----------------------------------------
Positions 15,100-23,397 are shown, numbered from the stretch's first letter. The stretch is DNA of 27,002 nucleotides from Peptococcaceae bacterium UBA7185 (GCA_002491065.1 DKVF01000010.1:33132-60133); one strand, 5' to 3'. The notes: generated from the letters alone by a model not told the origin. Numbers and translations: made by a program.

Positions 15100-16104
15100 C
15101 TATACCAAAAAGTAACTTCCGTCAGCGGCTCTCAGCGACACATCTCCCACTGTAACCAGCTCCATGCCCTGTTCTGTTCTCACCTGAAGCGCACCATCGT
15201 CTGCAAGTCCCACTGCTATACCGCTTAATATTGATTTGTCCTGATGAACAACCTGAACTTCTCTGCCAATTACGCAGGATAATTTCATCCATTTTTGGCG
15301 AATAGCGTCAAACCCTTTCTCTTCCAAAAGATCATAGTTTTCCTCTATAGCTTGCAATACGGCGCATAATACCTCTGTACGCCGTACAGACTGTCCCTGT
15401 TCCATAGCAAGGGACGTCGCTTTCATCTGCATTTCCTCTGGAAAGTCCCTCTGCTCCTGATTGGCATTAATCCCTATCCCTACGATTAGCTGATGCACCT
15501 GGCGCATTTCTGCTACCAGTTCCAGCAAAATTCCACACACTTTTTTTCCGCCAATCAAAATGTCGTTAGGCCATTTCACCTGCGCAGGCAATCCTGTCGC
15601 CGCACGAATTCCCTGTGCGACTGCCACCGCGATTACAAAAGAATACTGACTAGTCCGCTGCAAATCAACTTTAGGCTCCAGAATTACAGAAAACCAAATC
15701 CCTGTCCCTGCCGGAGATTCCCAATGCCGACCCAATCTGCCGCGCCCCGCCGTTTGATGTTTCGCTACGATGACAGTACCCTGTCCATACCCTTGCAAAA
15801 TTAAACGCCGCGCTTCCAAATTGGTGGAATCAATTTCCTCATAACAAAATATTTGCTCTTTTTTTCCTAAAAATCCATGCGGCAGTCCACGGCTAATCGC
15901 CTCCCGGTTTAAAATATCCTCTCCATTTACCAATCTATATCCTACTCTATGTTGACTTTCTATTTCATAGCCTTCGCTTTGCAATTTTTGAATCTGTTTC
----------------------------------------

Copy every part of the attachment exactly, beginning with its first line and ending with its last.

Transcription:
Positions 15,100-23,397 are shown, numbered from the stretch's first letter. The stretch is DNA of 27,002 nucleotides from Peptococcaceae bacterium UBA7185 (GCA_002491065.1 DKVF01000010.1:33132-60133); one strand, 5' to 3'. The notes: generated from the letters alone by a model not told the origin. Numbers and translations: made by a program.

Positions 15100-16104
15100 C
15101 TATACCAAAAAGTAACTTCCGTCAGCGGCTCTCAGCGACACATCTCCCACTGTAACCAGCTCCATGCCCTGTTCTGTTCTCACCTGAAGCGCACCATCGT
15201 CTGCAAGTCCCACTGCTATACCGCTTAATATTGATTTGTCCTGATGAACAACCTGAACTTCTCTGCCAATTACGCAGGATAATTTCATCCATTTTTGGCG
15301 AATAGCGTCAAACCCTTTCTCTTCCAAAAGATCATAGTTTTCCTCTATAGCTTGCAATACGGCGCATAATACCTCTGTACGCCGTACAGACTGTCCCTGT
15401 TCCATAGCAAGGGACGTCGCTTTCATCTGCATTTCCTCTGGAAAGTCCCTCTGCTCCTGATTGGCATTAATCCCTATCCCTACGATTAGCTGATGCACCT
15501 GGCGCATTTCTGCTACCAGTTCCAGCAAAATTCCACACACTTTTTTTCCGCCAATCAAAATGTCGTTAGGCCATTTCACCTGCGCAGGCAATCCTGTCGC
15601 CGCACGAATTCCCTGTGCGACTGCCACCGCGATTACAAAAGAATACTGACTAGTCCGCTGCAAATCAACTTTAGGCTCCAGAATTACAGAAAACCAAATC
15701 CCTGTCCCTGCCGGAGATTCCCAATGCCGACCCAATCTGCCGCGCCCCGCCGTTTGATGTTTCGCTACGATGACAGTACCCTGTCCATACCCTTGCAAAA
15801 TTAAACGCCGCGCTTCCAAATTGGTGGAATCAATTTCCTCATAACAAAATATTTGCTCTTTTTTTCCTAAAAATCCATGCGGCAGTCCACGGCTAATCGC
15901 CTCCCGGTTTAAAATATCCTCTCCATTTACCAATCTATATCCTACTCTATGTTGACTTTCTATTTCATAGCCTTCGCTTTGCAATTTTTGAATCTGTTTC